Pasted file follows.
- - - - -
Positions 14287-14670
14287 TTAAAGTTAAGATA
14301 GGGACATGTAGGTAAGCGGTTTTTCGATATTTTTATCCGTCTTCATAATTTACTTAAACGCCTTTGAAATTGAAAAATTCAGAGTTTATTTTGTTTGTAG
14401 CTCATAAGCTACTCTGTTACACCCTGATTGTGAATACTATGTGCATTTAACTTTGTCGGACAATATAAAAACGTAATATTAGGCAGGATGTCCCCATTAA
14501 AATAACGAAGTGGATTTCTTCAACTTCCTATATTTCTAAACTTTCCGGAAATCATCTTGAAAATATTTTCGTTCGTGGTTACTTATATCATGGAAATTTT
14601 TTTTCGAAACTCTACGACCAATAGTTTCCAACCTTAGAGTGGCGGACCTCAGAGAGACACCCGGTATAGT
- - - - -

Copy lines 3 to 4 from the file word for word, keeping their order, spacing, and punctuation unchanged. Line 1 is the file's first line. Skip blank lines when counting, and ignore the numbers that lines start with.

14301 GGGACATGTAGGTAAGCGGTTTTTCGATATTTTTATCCGTCTTCATAATTTACTTAAACGCCTTTGAAATTGAAAAATTCAGAGTTTATTTTGTTTGTAG
14401 CTCATAAGCTACTCTGTTACACCCTGATTGTGAATACTATGTGCATTTAACTTTGTCGGACAATATAAAAACGTAATATTAGGCAGGATGTCCCCATTAA